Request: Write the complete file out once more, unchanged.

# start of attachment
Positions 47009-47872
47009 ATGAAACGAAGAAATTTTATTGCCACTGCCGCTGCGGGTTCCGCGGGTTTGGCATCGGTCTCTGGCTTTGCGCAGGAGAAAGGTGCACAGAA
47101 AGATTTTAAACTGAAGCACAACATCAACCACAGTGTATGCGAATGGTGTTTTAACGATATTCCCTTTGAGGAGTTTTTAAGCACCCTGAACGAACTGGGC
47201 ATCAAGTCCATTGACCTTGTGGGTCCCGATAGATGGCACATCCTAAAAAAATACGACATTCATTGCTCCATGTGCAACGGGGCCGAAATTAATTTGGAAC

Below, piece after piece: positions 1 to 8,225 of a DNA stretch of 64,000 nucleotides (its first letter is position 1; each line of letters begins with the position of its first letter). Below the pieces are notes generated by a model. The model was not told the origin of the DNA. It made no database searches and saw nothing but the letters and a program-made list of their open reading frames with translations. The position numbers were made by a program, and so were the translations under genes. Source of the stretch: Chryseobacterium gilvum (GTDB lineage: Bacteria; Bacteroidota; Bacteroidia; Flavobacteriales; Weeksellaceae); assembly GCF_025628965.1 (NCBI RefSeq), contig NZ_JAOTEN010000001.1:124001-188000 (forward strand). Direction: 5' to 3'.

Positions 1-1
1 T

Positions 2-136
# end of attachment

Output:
Positions 47009-47872
47009 ATGAAACGAAGAAATTTTATTGCCACTGCCGCTGCGGGTTCCGCGGGTTTGGCATCGGTCTCTGGCTTTGCGCAGGAGAAAGGTGCACAGAA
47101 AGATTTTAAACTGAAGCACAACATCAACCACAGTGTATGCGAATGGTGTTTTAACGATATTCCCTTTGAGGAGTTTTTAAGCACCCTGAACGAACTGGGC
47201 ATCAAGTCCATTGACCTTGTGGGTCCCGATAGATGGCACATCCTAAAAAAATACGACATTCATTGCTCCATGTGCAACGGGGCCGAAATTAATTTGGAAC

Below, piece after piece: positions 1 to 8,225 of a DNA stretch of 64,000 nucleotides (its first letter is position 1; each line of letters begins with the position of its first letter). Below the pieces are notes generated by a model. The model was not told the origin of the DNA. It made no database searches and saw nothing but the letters and a program-made list of their open reading frames with translations. The position numbers were made by a program, and so were the translations under genes. Source of the stretch: Chryseobacterium gilvum (GTDB lineage: Bacteria; Bacteroidota; Bacteroidia; Flavobacteriales; Weeksellaceae); assembly GCF_025628965.1 (NCBI RefSeq), contig NZ_JAOTEN010000001.1:124001-188000 (forward strand). Direction: 5' to 3'.

Positions 1-1
1 T

Positions 2-136